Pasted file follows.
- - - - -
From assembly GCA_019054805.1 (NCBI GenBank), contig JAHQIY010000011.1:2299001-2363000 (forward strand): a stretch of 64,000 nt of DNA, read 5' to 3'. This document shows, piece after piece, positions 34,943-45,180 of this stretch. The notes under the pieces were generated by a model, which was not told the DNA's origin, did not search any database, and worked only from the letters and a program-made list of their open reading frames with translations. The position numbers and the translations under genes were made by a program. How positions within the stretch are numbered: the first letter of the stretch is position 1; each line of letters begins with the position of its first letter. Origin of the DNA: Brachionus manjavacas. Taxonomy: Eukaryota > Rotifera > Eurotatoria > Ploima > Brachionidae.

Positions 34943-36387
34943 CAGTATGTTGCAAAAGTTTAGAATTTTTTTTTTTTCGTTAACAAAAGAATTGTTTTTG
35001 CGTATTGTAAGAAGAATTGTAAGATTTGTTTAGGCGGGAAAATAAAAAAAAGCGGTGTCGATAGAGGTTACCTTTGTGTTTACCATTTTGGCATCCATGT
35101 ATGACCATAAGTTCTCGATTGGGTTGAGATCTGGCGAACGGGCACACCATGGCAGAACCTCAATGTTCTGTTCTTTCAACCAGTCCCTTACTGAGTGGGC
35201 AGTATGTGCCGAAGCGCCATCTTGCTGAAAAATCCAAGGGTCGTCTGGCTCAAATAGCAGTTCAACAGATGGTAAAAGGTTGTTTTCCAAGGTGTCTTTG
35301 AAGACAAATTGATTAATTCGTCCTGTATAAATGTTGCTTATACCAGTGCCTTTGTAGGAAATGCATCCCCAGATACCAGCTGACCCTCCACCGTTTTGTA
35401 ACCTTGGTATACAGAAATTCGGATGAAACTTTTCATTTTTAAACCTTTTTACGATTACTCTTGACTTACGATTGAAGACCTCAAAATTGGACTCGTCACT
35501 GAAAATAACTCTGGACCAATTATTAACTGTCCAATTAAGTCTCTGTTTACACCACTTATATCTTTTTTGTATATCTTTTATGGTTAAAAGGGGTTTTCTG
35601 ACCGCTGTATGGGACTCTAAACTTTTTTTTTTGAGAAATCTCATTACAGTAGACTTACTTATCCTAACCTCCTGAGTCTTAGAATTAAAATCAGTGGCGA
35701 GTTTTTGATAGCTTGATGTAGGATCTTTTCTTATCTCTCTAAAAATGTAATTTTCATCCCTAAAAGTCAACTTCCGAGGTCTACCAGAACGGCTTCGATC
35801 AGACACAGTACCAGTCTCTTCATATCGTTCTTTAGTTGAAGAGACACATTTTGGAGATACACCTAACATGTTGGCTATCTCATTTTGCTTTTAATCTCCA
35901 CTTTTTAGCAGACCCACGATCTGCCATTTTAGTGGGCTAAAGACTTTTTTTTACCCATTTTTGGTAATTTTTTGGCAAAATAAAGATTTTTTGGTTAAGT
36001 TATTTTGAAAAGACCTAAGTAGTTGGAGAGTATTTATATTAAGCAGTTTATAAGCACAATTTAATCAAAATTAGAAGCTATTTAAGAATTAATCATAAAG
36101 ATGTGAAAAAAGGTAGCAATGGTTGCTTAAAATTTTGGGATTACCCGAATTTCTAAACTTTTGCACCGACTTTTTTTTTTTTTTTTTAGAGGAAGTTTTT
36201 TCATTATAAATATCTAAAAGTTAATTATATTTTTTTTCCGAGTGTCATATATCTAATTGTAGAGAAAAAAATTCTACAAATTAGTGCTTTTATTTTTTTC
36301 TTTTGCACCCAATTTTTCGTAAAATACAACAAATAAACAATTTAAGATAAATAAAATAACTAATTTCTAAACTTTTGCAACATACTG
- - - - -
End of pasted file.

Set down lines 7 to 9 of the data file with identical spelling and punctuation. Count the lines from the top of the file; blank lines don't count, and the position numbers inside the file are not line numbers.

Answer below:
35301 AAGACAAATTGATTAATTCGTCCTGTATAAATGTTGCTTATACCAGTGCCTTTGTAGGAAATGCATCCCCAGATACCAGCTGACCCTCCACCGTTTTGTA
35401 ACCTTGGTATACAGAAATTCGGATGAAACTTTTCATTTTTAAACCTTTTTACGATTACTCTTGACTTACGATTGAAGACCTCAAAATTGGACTCGTCACT
35501 GAAAATAACTCTGGACCAATTATTAACTGTCCAATTAAGTCTCTGTTTACACCACTTATATCTTTTTTGTATATCTTTTATGGTTAAAAGGGGTTTTCTG